Thursday, February 24, 2011

Margaret Mitchell's Gone with the Wind: A Bestseller's Odyssey from Atlanta to Hollywood

Editors' Note: As we first mentioned several months ago, there's a wonderful new book out about Gone with the Wind. Today we're thrilled to bring you our review of Margaret Mitchell's Gone with the Wind: A Bestseller's Odyssey from Atlanta to Hollywood. Later this week we'll also have an interview with authors Ellen Brown and John Wiley, who will join us on the blog to discuss their book. Thank you to Ellen and John for their generosity and kindness in sharing their book with us!
The market for Gone with the Wind books is a rather crowded one. You can find (and have probably read) plenty of biographies about Margaret Mitchell, accounts about the movie's production and a handful of books on GWTW memorabilia. But, until now, there hasn't been a complete account of the history of Gone with the Wind, the novel. And that's exactly what Ellen Brown and John Wiley give us in their fascinating new book, Margaret Mitchell's Gone with the Wind: A Bestseller's Odyssey from Atlanta to Hollywood

In A Bestseller's Odyssey, Brown and Wiley examine the publishing phenomenon of Gone with the Wind, from the novel's earliest days to its whirlwind success in the 1930s and 1940s to its enduring popularity in the modern era. Immaculately researched and addictively readable, A Bestseller's Odyssey offers tremendous insights--many of them reported for the very first time--about the unique twists and turns of GWTW's publishing history. In vivid, captivating detail, the book illustrates Margaret Mitchell's personal, well, odyssey of managing her famous novel, a journey with enough plot twists and colorful characters to rival Gone with the Wind itself.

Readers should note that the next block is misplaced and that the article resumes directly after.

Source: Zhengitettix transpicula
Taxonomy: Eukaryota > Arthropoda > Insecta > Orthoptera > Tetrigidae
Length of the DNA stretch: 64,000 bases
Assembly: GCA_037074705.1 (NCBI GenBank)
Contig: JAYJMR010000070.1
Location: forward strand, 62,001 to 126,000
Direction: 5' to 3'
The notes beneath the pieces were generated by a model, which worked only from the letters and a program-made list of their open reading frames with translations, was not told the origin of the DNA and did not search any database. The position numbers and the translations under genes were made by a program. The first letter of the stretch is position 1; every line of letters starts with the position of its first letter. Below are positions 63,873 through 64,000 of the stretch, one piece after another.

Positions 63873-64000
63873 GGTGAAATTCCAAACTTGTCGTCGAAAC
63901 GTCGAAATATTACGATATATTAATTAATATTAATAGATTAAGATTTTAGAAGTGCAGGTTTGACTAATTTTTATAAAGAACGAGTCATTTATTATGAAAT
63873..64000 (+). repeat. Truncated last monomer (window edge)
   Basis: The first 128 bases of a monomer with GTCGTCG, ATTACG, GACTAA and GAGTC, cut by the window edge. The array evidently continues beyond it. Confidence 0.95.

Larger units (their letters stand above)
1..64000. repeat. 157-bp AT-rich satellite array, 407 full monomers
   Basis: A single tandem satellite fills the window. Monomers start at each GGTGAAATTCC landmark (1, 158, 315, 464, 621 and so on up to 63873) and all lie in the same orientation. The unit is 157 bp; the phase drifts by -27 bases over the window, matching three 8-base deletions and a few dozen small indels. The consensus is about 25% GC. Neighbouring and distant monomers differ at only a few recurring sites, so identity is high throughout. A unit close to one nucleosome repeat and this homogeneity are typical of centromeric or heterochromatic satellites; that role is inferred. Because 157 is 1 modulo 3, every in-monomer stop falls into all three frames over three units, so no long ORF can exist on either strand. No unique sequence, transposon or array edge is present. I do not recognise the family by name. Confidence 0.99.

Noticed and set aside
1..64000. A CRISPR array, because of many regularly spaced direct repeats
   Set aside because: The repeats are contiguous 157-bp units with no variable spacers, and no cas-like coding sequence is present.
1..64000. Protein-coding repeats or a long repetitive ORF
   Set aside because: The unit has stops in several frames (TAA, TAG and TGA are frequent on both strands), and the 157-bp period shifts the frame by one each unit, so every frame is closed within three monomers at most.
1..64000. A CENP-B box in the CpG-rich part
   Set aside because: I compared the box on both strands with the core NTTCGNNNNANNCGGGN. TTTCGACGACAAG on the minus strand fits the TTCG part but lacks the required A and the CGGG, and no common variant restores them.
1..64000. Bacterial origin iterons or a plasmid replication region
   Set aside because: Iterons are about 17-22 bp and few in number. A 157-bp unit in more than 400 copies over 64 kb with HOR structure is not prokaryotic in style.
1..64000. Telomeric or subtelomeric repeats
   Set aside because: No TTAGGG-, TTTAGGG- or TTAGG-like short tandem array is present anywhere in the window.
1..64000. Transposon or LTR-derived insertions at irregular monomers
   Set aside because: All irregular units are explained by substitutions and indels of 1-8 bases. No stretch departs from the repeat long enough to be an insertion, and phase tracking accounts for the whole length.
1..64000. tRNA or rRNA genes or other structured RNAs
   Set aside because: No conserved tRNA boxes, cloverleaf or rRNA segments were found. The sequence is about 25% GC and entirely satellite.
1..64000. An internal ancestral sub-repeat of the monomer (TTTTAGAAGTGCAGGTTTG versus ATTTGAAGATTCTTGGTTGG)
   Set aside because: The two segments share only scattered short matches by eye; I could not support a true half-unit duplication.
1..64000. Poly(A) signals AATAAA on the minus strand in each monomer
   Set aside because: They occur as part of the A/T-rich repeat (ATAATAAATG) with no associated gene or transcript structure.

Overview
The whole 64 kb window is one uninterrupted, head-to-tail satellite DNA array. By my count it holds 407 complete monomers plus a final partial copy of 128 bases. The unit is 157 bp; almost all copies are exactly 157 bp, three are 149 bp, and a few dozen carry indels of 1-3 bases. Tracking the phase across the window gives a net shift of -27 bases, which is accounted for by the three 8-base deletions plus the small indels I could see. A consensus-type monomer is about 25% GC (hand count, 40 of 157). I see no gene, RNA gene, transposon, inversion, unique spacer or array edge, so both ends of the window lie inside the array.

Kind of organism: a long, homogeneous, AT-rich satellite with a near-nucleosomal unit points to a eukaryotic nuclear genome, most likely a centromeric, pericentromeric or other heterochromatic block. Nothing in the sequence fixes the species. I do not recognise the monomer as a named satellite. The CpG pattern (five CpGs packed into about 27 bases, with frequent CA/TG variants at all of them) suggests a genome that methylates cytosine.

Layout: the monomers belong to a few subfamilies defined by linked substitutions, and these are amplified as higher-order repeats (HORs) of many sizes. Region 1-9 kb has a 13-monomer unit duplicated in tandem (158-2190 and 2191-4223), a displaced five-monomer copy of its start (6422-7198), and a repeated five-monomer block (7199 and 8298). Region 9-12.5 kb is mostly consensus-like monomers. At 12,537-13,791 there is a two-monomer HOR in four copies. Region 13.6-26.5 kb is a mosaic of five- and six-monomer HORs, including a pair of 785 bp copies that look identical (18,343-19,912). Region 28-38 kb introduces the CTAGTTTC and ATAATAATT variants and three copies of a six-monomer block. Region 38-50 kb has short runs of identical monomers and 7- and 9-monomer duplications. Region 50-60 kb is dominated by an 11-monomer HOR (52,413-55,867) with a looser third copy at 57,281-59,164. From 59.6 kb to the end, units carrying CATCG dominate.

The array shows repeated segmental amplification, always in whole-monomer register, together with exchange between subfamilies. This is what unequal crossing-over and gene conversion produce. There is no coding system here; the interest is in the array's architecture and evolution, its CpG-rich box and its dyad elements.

Brown and Wiley's skillful narration gives the reader no less than a front row seat to see GWTW history unfold. You experience the surreal and overwhelming GWTW-mania that ensued upon the novel's publication, completely ending forever the quiet life of Margaret Mitchell and husband John Marsh. You get the inside scoop on the sometimes tense standoffs between the main actors in creating the GWTW phenomenon--Macmillan Publishing, David O. Selznick and the Marshes. You see Margaret Mitchell battle to protect her novel's copyright from thieves and opportunists across multiple continents. You explore the inner workings of the Mitchell Stephens Trusts and why they ultimately decided to authorize official sequels.

As longtime Gone with the Wind fans, we were completely enthralled by A Bestseller's Odyssey. We cannot recommend it highly enough to anyone who has even a remote interest in GWTW. This is a truly definitive account of GWTW the novel, a fascinating read for both casual and fervent fans alike. And for us passionate Windies, the book not only provides a great look at GWTW's publishing history but is chock-full of tantalizing new morsels of information that offer to change the way we look at MM and GWTW.

Have we peaked your interest? Here's just a small list of some of the awesome things you'll discover in A Bestseller's Odyssey: 
  • What MM really thought happened to Rhett and Scarlett after the conclusion to GWTW
  • Captain Rhett K. Butler's middle name, according to MM
  • MM's thoughts on whether Melanie ever suspected anything between Ashley and Scarlett
  • The plot line to an obscure (and hilarious) continuation of GWTW published by an American magazine in the 1940s
  • Full plot line summaries for the three aborted GWTW sequels by Anne Edwards, Emma Tennant, and Pat Conroy

Sounds good to you? Well, then go out and buy the book today! And be sure to stay tuned for our Q&A later this week with authors Ellen Brown and John Wiley.
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